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In this Article, we uncover a paradoxical phenomenon that has hitherto largely escaped the attention of legal scholars and economists, yet it has far-reaching implications for insurance law: loss-creation by uninsured parties caused by the presence of insurance. Contrary to the conventional wisdom, we show that insurance can create significant negative externalities by inducing third parties to engage in antisocial, illegal and unethical activities in order to extract money from insureds or insurers. Moreover, as the amount and scope of insurance grows, so does its distortionary effect on third parties. We term this phenomenon the paradox of insurance. The risk …


Steiner V. Utah: Designing A Constitutional Remedy, Michael S. Knoll, Ruth Mason Mar 2020

Steiner V. Utah: Designing A Constitutional Remedy, Michael S. Knoll, Ruth Mason

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In an earlier article, we argued that the Utah Supreme Court failed to follow and correctly apply clear U.S. Supreme Court precedent in Steiner v. Utah when the Utah high court held that an internally inconsistent and discriminatory state tax regime did not violate the dormant commerce clause. Unfortunately, the Supreme Court recently declined certiorari in Steiner, but the issue is unlikely to go away. Not every state high court will defy the U.S. Supreme Court by refusing to apply the dormant commerce clause, and so the Court will sooner or later likely find itself facing conflicting interpretations of …


The Law And Economics Of Risk Regulation, Cary Coglianese Feb 2020

The Law And Economics Of Risk Regulation, Cary Coglianese

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Law plays a central role in the management of risk in society. The rules adopted by regulatory agencies now affect nearly every facet of the economy, and as such regulation has motivated a substantial body of academic research. Law and economics research on regulation has, first, demonstrated the normative justification for governmental intervention in the marketplace based on the concept of market failure. Second, political economy research on regulation has shown how, as a positive matter, interest groups, political movements, and public pressure affect the stringency of such regulation, sometimes more than any normative rationale for regulation. Third, risk regulation …


Private Equity Value Creation In Finance: Evidence From Life Insurance, Divya Kirti, Natasha Sarin Feb 2020

Private Equity Value Creation In Finance: Evidence From Life Insurance, Divya Kirti, Natasha Sarin

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This paper studies how private equity buyouts create value in the insurance industry, where decentralized regulation creates opportunities for aggressive tax and capital management. Using novel data on 57 large private equity deals in the insurance industry, we show that buyouts create value by decreasing insurers' tax liabilities; and by reaching-for-yield: PE firms tilt their subsidiaries' bond portfolios toward junk bonds while avoiding corresponding capital charges. Previous work on affiliated or "shadow" reinsurance and capital management misses the important role that private equity buyouts play as recent drivers of these phenomenon. The trend we document is of growing importance in …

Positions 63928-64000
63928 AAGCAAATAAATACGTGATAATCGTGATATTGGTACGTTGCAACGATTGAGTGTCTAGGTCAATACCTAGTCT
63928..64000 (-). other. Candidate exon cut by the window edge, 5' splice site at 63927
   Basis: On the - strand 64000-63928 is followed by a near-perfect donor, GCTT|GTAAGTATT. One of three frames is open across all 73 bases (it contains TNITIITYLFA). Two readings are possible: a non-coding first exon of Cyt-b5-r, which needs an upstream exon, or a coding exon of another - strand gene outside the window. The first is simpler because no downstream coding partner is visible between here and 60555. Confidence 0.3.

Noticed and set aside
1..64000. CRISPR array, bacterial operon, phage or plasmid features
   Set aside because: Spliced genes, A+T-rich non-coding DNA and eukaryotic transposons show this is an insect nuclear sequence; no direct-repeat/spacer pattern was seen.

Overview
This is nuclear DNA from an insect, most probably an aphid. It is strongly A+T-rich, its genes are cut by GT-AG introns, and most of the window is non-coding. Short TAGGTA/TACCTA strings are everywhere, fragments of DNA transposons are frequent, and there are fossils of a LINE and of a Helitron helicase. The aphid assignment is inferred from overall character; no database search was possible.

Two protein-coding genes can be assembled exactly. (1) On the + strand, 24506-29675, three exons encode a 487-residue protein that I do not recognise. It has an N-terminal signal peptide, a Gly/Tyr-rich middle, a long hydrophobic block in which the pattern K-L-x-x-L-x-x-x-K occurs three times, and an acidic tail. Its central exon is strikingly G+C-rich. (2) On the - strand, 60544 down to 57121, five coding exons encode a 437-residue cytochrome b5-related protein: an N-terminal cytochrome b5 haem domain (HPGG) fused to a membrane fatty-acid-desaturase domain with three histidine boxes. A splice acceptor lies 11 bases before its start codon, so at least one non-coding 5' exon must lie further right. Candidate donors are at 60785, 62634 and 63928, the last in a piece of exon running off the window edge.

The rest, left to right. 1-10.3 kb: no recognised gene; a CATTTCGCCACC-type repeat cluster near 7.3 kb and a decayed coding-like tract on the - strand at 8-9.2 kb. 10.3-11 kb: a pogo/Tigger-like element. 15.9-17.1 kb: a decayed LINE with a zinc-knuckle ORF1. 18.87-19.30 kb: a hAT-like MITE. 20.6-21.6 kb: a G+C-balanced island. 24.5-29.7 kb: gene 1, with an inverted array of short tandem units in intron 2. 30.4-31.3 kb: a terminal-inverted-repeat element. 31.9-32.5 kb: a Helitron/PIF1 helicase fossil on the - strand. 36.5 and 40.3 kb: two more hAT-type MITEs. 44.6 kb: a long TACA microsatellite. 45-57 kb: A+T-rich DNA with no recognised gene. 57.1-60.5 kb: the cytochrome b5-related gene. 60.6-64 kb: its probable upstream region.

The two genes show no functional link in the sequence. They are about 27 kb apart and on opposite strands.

The Expansive Reach Of Pretrial Detention, Paul Heaton Feb 2020

The Expansive Reach Of Pretrial Detention, Paul Heaton

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Today we know much more about the effects of pretrial detention than we did even five years ago. Multiple empirical studies have emerged that shed new light on the far-reaching impacts of bail decisions made at the earliest stages of the criminal adjudication process. The takeaway from this new generation of studies is that pretrial detention has substantial downstream effects on both the operation of the criminal justice system and on defendants themselves, causally increasing the likelihood of a conviction, the severity of the sentence, and, in some jurisdictions, defendants’ likelihood of future contact with the criminal justice system. Detention …


On The Meaning Of Antitrust's Consumer Welfare Principle, Herbert J. Hovenkamp Jan 2020

On The Meaning Of Antitrust's Consumer Welfare Principle, Herbert J. Hovenkamp

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This brief essay addresses the ambiguities in the meaning of “consumer welfare” in antitrust, exploring the differences between the Williamson, Bork, and current understanding of that term. After weighing the alternatives it argues that the consumer welfare principle in antitrust should seek out that state of affairs in which output is maximized, consistent with sustainable competition


Corporate Law And The Myth Of Efficient Market Control, William W. Bratton, Simone Sepe Jan 2020